Read his Record Store Day-themed piece and feel free to point him in the right direction when he’s leafing through the soon-to-be-defunct CD racks!
A pal of mine was delighted when his 18-year-old son returned home from a shopping trip, having spent his birthday money very wisely indeed.
Nic’s lad had bought a couple of shirts, a pair of jeans and some aftershave but it was the remaining items which caught Dad’s eye and was the source of such surprise and pleasure.
Two vinyl records, in all their glory, were tucked inside one of those plastic bags which were so familiar to a generation years ago.
Now for many young men in their teens and 20s, vinyl and turntables are associated more with Fatboy Slim, disco and rap music.
But not this enlightened teenager, who decided that instead of downloading his music or buying CDs, he wanted to play it on his father’s music system.
I don’t blame him because Nic boasts a state of the art system, which includes a very expensive turntable and for several years now, he’s been buying his music in vinyl format.
Now it seems he has passed down his obsession to the next generation. But that’s not all. Apparently, his son isn’t alone among his peer group to be switched on to vinyl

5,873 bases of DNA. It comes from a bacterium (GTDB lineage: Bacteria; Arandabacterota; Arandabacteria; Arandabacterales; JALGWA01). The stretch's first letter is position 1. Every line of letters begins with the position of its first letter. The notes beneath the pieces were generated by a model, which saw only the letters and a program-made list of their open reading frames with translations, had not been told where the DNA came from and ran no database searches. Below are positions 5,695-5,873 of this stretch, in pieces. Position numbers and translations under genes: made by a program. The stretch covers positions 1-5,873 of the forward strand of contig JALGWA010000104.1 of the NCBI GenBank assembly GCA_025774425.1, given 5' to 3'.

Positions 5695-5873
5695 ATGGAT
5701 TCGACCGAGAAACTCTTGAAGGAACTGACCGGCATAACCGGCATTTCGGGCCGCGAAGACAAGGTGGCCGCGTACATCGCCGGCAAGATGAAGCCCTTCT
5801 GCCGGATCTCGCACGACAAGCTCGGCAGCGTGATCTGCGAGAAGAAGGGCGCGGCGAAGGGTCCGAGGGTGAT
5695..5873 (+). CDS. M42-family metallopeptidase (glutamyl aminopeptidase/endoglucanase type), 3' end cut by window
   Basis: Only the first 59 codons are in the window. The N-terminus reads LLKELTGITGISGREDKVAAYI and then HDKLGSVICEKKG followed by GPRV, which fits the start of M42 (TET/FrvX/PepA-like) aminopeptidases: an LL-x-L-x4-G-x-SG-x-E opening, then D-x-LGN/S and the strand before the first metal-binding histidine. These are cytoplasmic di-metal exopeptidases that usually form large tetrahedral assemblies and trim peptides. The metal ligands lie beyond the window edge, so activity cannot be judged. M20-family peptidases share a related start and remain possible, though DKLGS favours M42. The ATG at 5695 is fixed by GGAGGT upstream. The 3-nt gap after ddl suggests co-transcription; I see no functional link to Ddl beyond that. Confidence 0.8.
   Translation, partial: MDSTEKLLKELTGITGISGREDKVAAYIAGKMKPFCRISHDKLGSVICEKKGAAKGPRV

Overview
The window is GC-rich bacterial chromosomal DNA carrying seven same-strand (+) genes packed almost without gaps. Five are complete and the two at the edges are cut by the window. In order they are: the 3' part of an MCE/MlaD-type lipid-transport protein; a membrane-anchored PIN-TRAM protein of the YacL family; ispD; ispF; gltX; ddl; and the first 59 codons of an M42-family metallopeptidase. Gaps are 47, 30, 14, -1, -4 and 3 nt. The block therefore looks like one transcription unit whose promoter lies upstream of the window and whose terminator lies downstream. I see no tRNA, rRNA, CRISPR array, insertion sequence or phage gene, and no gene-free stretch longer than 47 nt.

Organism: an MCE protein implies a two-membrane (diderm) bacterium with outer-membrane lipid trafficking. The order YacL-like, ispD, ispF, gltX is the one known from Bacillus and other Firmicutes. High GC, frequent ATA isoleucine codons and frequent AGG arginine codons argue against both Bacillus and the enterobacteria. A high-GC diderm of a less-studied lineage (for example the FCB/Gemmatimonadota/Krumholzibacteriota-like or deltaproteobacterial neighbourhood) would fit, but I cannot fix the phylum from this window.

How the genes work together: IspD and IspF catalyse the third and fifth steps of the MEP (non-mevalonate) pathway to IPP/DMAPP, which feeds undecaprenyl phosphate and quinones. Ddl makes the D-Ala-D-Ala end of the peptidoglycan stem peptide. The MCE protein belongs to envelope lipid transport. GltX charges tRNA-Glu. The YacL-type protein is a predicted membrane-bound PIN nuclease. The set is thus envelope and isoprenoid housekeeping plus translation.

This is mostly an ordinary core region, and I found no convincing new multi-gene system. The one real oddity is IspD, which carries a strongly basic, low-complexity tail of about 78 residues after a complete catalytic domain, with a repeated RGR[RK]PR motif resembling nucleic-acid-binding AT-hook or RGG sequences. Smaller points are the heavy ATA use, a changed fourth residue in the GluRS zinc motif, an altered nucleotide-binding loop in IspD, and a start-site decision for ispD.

By coincidence, I was out with friends last night and Mike asked me if I still had my LPs because, he said, vinyl was making a comeback.
My own vinyl collection is currently gathering dust in the loft and only sentimentality rather than any great foresight prevented me chucking the records out years ago.
(Incidentally, the 60 or so cassettes I bought in the early to mid-80s, which coincided with me owning my first-ever car with a sound system, went out over a decade ago. Cassettes, I safely predict, are as defunct as the dodo.)
Mike, it emerges, has invested in a new turntable and says it is his intention over the next few years to start building up his vinyl collection. Right now, he’s making do with listening to Caravan and Canned Heat (the old hippy) which he bought in his student days a lifetime ago.
Vinyl, of course, is never going to sweep the music nation and, sadly, inevitably, the vast majority of people under the age of 30 will probably never physically buy a CD again, never mind an LP.
But there is a gentle revolution happening in the music world which we should be celebrating.
Just as television viewing has fragmented with the proliferation of channels, so too is the way we listen to our music.
LPs will never be anything more than a minority interest but it can be one which flourishes and has a lifespan far longer than anyone would have predicted when Dire Straits’ Brothers In Arms ushered in the CD era or when Radiohead decided their In Rainbows album could be downloaded free of charge.
And more and more bands are bringing out their albums as LPs as well as CDs and downloads.
Me? I don’t know if I’ll ever buy a record again or invest in a new turntable because it’s not that long ago since I bought a CD system which I’m very happy with.
But those who do, or have done, I envy them because there’s nothing quite like buying a record, admiring its gatefold sleeve, carefully taking it out of its cover before gently, lovingly placing it on the turntable.
And, of course, you don’t need a magnifying glass to read the lyrics!
Nic’s lad isn’t just bright, he’s lucky too.